For a targeted glycoform of a biomarker to be quantified by RNA transcripts that are produced from the antibody-tagged DNA as a template, it is critical that any free DNA-antibody conjugates, that is, an antigen-unbound form, be separated from the DNA-antibody-antigen complex. To this end, a binding test was performed where the DNA-tagged antibody was run on a concanavalin-A (Con-A) column and the presence of the DNA-tagged antibody was investigated in all fractions. As seen in Fig. 2B, antibody was not detected in the elution fractions, indicating that the DNA-tagged antibody can be removed from Con-A beads by simple washing. It is assumed that the lectin-glycan interactions were disturbed by alterations in the N-glycan structure of the antibody during the oxidation and attachment of bulky oligonucleotides. In contrast, the AFP-antibody complex was captured on a Con-A column (Fig. 2C). These results indicate that glycans of AFP, but not of the antibody, participated in the lectin-affinity chromatography, thereby supporting the notion that a specific glycoprotein can be quantified without the interference of free DNA-tagged antibody.
Next, we examined which lectin-glycan interactions were disturbed by the DNA-tagging procedure, because it is necessary to define the types of lectins that are applicable without background during assays. To this end, five lots of commercially available monoclonal antibodies were tagged with oligonucleotides and their lectin-binding properties were monitored (Fig. 2D). It was found that lectins recognizing the glycan moiety including the core N-glycan structure were applicable to our strategy, including Con-A, LCA, L4-PHA, and E4-PHA. Some lots of antibodies still carry affinity with AAL and DSA. None of the antibodies were affected in the interaction with SSA. It was interpreted that there exists a fraction of antibodies that carry a certain glycoform that is not affected by DNA attachment. However, when precleared with the corresponding lectins, the undesirable glycoforms of the antibody could be completely removed, and thus a few rounds of a preclearing step allowed most antibodies to be applicable to our purposes (supplemental Fig. S1), except for sialic acid-binding lectins. Because most commercially available and home-made antibodies are not quality-controlled for glycan structures, the preclearing step should be accompanied for analytical robustness and reproducibility.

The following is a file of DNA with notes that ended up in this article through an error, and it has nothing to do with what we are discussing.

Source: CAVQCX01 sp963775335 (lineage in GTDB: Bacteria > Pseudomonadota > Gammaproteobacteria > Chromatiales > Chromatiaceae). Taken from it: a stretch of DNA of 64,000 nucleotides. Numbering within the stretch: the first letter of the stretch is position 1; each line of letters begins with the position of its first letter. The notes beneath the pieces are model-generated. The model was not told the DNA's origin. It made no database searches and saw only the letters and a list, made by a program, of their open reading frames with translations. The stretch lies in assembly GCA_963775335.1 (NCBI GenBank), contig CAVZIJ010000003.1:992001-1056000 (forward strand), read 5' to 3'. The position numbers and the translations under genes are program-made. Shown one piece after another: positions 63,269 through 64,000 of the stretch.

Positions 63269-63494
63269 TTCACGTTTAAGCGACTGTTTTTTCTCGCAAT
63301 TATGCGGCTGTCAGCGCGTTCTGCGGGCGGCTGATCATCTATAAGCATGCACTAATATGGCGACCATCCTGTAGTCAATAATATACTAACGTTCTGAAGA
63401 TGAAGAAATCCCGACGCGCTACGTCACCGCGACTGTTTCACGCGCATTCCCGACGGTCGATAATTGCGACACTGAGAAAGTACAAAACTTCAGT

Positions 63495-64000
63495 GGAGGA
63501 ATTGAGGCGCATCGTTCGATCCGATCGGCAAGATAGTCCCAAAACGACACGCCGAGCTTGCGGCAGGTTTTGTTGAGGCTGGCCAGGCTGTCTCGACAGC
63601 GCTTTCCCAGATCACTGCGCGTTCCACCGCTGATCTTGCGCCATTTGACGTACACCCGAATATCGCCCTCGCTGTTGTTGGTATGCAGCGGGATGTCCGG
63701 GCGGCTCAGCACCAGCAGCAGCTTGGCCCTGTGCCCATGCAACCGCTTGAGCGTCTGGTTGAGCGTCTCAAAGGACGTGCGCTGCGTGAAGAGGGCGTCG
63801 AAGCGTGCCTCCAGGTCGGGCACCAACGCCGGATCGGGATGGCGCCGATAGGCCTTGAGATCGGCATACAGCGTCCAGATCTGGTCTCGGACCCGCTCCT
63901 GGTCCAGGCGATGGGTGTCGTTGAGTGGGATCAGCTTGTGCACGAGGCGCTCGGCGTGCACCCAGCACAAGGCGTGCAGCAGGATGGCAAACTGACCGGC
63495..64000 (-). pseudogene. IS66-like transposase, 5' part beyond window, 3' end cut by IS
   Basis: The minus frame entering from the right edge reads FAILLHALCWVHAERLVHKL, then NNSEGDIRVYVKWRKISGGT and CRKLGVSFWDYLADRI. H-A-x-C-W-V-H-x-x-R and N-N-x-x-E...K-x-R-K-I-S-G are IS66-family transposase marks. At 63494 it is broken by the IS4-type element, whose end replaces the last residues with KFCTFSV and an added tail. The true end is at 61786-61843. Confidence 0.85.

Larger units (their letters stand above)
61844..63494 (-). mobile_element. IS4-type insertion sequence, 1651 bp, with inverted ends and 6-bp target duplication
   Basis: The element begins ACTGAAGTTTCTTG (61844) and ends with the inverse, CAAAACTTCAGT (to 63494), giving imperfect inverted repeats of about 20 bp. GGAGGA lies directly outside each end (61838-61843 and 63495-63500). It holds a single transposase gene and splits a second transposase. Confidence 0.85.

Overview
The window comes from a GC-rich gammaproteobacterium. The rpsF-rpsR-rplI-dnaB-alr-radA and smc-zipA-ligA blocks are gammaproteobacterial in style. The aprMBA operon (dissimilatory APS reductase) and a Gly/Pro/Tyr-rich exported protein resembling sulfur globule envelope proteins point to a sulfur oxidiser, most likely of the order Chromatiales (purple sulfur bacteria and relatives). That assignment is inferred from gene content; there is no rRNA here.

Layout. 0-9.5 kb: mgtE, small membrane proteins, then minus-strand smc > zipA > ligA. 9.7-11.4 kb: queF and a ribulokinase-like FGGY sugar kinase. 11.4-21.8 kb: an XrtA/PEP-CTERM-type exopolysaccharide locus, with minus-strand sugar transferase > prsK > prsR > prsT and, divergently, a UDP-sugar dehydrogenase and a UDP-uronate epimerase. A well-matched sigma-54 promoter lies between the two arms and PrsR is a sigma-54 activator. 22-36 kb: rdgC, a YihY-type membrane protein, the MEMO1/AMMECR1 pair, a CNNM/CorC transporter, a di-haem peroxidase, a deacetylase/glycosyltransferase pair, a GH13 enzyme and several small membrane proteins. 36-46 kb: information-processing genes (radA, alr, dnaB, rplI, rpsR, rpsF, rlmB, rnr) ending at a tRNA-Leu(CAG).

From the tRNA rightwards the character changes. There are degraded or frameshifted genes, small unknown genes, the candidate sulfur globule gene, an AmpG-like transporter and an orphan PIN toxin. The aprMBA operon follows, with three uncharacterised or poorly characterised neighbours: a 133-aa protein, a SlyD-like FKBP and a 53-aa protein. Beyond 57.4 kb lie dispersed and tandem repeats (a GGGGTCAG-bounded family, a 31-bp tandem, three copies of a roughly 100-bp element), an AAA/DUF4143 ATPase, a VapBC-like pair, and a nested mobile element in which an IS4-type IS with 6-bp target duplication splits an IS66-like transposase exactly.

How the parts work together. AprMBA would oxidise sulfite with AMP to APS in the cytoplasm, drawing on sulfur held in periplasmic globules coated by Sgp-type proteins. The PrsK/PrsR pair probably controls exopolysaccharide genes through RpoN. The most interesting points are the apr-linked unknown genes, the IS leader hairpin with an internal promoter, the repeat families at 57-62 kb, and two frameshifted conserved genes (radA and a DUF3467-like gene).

Double-stranded oligonucleotide attached to an antibody has a T7-promoter sequence that enables production of transcripts by a RNA-polymerization reaction. When incubated with a DNA-tagged antibody, T7 RNA-polymerase synthesized transcripts in the presence of NTPs (Fig. 3A). A detectable amount of molecules were observed in the absence of NTPs; this turned out to be a fraction of oligonucleotides that had been attached to antibodies and leaked during incubation. Treatment with DNase could remove the DNA molecules and thus any possible interference in the analysis on a DNA microarray chip (Fig. 3B). The produced molecule was confirmed to be RNA transcripts by RNase treatment.
The production of transcripts was assessed with reaction time. It increased with time and became saturated after 30 min of incubation (Fig. 3C). The T7 polymerase reaction time was fixed at 30 min for the ensuing experiments.